Roth or pre-tax 401k

Jan 18 32 Comments

I am early in career and MSFT only contribute to pre-tax, is it better to do all Roth or mix of 50% Roth and rest pre-tax. I pay fidelity to manage my 401k investment. What index funds in fidelity are good for medium and low risk? married, #401k #msft #fidelity
TC: $195k


Want to comment? LOG IN or SIGN UP
TOP 32 Comments
  • Amazon BlindIy
    Depends on your own situation. However TC is actually very relevant here and not just because it’s Blind.
    Jan 18 9
    • Amazon BlindIy
      You’d be very surprised what most people don’t know.
      Jan 20
    • Airbnb Blahblahxa
      Don’t worry about it. I explained it to OP below. OP probably also knows how to google “AGI.” Hope this reply doesn’t trigger you again.
      Jan 20
  • Google bighead2
    it matters here
    Jan 18 4
    • Airbnb Blahblahxa
      Yeah missing details but AGI might be double if OP is married vs Roth only affecting AGI by 19k
      Jan 18
    • Google bighead2
      Gotcha, good point
      Jan 18
  • Google swinglyf
    Assuming high tc, go pretax first and after tax rolled into Roth after.
    Jan 18 0
  • Microsoft mgTL73
    If you are early in your career, then why are the looking for medium to low risk funds? You are in a position to take higher rush when younger.

    Join the invclub DL in Microsoft. There is a great OneNote with lots of good info
    Jan 18 5
    • TriNet faanggg
      Thanks for the insight. Doing the index funds, will look up the bogglegead advice
      Jan 18
    • TriNet faanggg
      If you can can you copy paste the contents into a paste bin and send the link. If not that's fine
      Jan 18
  • Microsoft proclimate
    Max out Pre-tax 401k, then backdoor Roth IRA in that order.

    If you have 6k spare in your bank right now, make sure you get the 2019 backdoor Roth IRA amount in before tax day, otherwise it is gone forever.
    Jan 18 0
  • Twitch SOp9QsgipC
    How can I start doing backdoor Roth IRA? Any article I can follow to understand the whole system? I already max out my 401. Is there any limit to backdoor Roth IRA?
    Jan 21 1
    • CloudBees / Eng

      CloudBees Eng

      Limit for backdoor is 50k. Need to see if you can by talking to the benefits department of your company
      Jan 29
  • Salesforce / Consultant YlP33
    Jan 29 0
  • Microsoft / Eng

    Microsoft Eng

    Step 1: max out IRA contributions (pretax then Back door Roth)

    Step 2: max out company match on Roth 401K (if you can, traditional will give you more take home now but you pay taxes later, assuming you pay higher tax bracket later in career the Roth is preferred)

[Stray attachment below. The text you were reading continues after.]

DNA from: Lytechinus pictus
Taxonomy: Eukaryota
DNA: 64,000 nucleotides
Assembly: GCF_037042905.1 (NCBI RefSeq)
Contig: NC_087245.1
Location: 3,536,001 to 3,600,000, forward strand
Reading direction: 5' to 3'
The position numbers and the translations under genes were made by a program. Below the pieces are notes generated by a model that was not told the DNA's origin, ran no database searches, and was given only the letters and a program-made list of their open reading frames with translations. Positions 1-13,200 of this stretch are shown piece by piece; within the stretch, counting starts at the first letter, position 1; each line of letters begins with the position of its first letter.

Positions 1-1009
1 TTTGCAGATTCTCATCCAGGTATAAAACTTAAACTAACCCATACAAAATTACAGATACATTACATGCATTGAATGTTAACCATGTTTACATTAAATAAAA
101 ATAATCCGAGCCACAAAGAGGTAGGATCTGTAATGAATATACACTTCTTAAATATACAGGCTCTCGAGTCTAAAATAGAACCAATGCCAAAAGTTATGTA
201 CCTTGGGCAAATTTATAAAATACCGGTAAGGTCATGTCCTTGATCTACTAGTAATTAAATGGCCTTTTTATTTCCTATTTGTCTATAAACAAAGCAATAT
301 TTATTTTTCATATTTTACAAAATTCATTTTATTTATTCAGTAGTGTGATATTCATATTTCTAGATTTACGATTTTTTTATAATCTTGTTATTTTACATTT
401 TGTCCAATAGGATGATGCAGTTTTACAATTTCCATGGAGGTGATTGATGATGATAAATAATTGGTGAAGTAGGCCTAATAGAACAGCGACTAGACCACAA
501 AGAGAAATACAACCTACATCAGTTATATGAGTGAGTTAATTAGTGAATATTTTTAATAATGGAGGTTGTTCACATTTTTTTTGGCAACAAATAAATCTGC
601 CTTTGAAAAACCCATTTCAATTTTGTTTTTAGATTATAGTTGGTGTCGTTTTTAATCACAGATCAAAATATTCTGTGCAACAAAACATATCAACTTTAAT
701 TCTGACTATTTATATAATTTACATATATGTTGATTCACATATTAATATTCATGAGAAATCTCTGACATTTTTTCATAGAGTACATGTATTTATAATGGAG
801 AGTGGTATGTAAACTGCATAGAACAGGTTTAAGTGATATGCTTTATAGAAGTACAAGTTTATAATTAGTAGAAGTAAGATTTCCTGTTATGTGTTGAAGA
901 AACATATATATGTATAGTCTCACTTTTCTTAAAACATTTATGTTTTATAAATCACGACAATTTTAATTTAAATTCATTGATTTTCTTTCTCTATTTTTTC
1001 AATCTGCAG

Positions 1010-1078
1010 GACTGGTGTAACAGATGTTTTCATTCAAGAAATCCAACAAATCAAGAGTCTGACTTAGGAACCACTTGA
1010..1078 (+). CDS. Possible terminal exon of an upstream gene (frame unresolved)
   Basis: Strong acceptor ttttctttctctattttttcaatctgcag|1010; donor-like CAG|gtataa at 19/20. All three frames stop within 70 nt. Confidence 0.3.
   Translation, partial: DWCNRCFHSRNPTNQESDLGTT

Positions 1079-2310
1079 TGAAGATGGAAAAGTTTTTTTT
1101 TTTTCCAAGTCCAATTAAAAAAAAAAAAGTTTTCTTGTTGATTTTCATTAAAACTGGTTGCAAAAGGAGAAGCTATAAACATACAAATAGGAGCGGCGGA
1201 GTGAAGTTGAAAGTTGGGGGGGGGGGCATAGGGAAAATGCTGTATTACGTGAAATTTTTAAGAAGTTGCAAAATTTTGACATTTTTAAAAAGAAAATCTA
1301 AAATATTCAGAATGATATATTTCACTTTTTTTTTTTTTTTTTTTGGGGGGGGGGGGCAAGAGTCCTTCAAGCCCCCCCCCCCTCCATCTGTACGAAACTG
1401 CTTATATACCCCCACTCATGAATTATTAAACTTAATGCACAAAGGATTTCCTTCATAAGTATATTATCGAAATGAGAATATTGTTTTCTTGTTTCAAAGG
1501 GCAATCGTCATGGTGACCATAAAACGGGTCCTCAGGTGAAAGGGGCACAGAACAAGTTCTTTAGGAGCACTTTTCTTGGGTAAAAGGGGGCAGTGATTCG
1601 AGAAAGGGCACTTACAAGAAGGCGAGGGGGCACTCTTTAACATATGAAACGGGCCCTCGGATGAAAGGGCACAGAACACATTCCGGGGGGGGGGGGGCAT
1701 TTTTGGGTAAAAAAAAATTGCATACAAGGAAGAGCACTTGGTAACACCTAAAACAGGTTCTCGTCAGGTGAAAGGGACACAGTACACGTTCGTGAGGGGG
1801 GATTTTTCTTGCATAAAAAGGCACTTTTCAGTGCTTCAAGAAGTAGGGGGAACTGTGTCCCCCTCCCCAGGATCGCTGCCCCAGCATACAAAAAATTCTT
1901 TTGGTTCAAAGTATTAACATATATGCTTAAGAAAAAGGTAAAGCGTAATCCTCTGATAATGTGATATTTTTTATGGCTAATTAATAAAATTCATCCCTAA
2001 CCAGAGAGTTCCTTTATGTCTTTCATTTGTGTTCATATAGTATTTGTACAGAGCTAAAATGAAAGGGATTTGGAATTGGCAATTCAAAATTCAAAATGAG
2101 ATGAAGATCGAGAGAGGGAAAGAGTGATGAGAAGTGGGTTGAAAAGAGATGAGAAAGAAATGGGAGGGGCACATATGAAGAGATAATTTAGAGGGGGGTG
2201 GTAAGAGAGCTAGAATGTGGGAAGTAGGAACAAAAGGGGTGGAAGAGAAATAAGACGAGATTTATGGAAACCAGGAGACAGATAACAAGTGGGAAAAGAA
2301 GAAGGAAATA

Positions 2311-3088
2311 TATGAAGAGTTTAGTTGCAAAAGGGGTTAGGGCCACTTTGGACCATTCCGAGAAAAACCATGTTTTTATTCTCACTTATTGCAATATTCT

Step 3: if you can afford max annual Roth 401K do it. You get more tax free growth than max traditional 401K.

    Step 4: gamble the rest on IPOs. :)
    Jan 29 0
  • Airbnb Blahblahxa
    OP hasn’t responded so probably doesn’t care about this any more, but we need to know your AGI (Adjusted Gross Income, appears on your tax return every year, includes spouse’s income) since you’re MFJ. TC is only your situation. We need to know your tax filing situation including your family, particularly tax bracket. If you’re in a high tax bracket, pre-tax is always better because you won’t pay taxes on the money until you retire. If you’re in a low tax bracket, Roth is probably better for you. You’ll pay the taxes now, the money will grow tax free, and withdrawals are tax free when you retire.

    You added that you want to know mutual funds that are low risk. Don’t do that. Bet on the highest risk stuff at this point in your career. Go all in on a total market or S&P 500 ETF or mutual fund. You can’t touch the money until you’re at least 60, so don’t worry about market ups and downs.
    Jan 20 0
  • Merrill Lynch Jbox5002
    Remember that the Tax Cuts and Jobs Act sunsets in 2025. Pre-2018 tax rates were noticeably higher for someone in your tax bracket and if the TCJA isn't extended we could see tax rates revert back. For some people, it makes sense to do Roth 401k contributions, after tax contributions, and a back door Roth IRA. Your situation might benefit from more pre-tax contributions. You might actually need to reduce your contributions to maximize just the company match, and focus on an emergency fund. Dont ask questions in a vacuum and assume that someone will be able to provide the correct answer.

    When it comes to risk, I agree with the comments that if you are young you can afford to take on more risk. But if you watch your account closely and it makes you sick when the market drops to the point you want to sell out, then a more balanced portfolio might be appropriate.

    It might make sense to find a financial advisor of sorts who can get the full picture of your situation. You might even have a family member or friend who can help.
    Jan 19 0


    Real time salary information from verified employees